Wednesday, May 30, 2012

Writing Wednesdays: Culture

Wow, it's been a couple weeks since I posted a Wednesday post.

Anyways... culture. What the social customs are - holidays, traditions, superstitions, even symbols. Culture is a big part of every life. Like American culture revolves around TVs and consumer goods. Like the Chinese thought (think?) that dragons are good luck vs. Western Europe thinking they're evil. Like some people throw a pinch of salt over their shoulder when they've knocked the little salt shaker over.

8 Ways to Make Your Character's World More Realistic:

1. Be consistent. If you have a holiday/festival dedicated to dragons, and then turn around and say that your world thinks that dragons are top-notch evil, then you have a problem.

2. Don't stop to explain the entire history behind the superstition. Would you be bored if I went on about how people say "bless you" after they sneeze because it was thought that part of your soul flew out when you sneezed? Well, perhaps you wouldn't be. But do you know anyone who would?

3. Make it sound natural. If you write general/realistic fiction, then make it at least close to accurate.

4. Ask yourself if your character is a noncomformist. Does your character live by these society standards? Does your character think that perhaps dragons are really blessings, and the whole "evil" reputation is a misunderstanding? Does s/he think that throwing salt over their shoulder to ward off evil spirits is stupid?

5. Think past cliches. Maybe rain is a symbol of happiness, or instead of saying "bless you" they chant "Stay soul" or something (I admit that was a little weak). But don't stick with the overused cliches of past literature.

6. Remember that you don't have to cram in every little detail. It doesn't matter if your world's got a moon-spirit festival in December if your story takes place within the month of June.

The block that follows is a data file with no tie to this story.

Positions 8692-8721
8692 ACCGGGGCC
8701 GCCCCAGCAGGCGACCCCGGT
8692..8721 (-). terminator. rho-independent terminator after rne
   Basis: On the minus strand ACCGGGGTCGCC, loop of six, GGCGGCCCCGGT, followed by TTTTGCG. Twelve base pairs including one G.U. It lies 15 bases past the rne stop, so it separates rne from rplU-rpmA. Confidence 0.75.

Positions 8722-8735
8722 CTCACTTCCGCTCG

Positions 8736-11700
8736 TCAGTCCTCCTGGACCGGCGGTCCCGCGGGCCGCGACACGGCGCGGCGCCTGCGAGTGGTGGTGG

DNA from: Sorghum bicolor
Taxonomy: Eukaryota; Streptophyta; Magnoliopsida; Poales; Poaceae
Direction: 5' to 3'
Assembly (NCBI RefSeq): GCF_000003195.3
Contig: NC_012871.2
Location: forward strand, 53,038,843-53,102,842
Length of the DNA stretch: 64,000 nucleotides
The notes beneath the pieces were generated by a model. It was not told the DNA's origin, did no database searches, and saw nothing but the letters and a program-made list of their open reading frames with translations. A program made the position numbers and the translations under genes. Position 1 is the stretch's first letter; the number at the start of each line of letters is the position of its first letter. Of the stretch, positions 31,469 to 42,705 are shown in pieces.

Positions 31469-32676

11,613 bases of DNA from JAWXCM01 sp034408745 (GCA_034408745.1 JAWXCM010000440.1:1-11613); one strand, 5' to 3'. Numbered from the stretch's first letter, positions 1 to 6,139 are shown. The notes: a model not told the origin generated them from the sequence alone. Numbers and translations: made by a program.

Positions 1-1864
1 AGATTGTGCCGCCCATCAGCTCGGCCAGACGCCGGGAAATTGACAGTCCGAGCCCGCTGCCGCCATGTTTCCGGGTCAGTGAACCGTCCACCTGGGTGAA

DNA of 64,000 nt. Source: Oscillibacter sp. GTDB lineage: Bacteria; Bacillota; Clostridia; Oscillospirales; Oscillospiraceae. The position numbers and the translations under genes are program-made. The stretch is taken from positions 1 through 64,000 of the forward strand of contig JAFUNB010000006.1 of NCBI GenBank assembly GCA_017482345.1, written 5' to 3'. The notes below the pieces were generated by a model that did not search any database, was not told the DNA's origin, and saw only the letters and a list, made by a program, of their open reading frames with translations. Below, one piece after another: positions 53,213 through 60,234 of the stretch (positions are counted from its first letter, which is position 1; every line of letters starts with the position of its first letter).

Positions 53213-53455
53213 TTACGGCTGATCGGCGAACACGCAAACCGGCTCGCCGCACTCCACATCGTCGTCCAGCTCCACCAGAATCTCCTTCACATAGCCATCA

7. Don't make it all flowery. This might be a matter of opinion, but not completely. What I mean is, not everything your world has to offer will be good and wonderful. Some parts have to be bad - evil omens, bad luck symbols, the celebration of war, etc.

8. If your story focuses around a cultural detail, describe it thoroughly. For example, my novel focuses around this cultural slight: my MC refuses to let her sister marry this rich man. The rich man's aunt (because my world is matriarchal) feels slighted because my MC's species in general is endangered, and refusing a marriage offer is insulting. Without knowing that this is insulting, would you assume that the aunt is overreacting when she sends my MC to jail?

So, my list of tips. The most important thing to squeezing culture into your world-building is to find a balance. Not too much detail, not little. I can't tell you how to do that.

1 comment:

  1. This is a great point, especially for people writing fantasy fiction. I'm attempting to write one, and creating a whole different culture is a very difficult process. I've looked at many cultures today, and ancient cultures, and have been borrowing from them and mixing it all up :) You've done a great job of explaining your point!

    Stay soul!
    P.S. Is that the book cover of your novel? It's beautiful!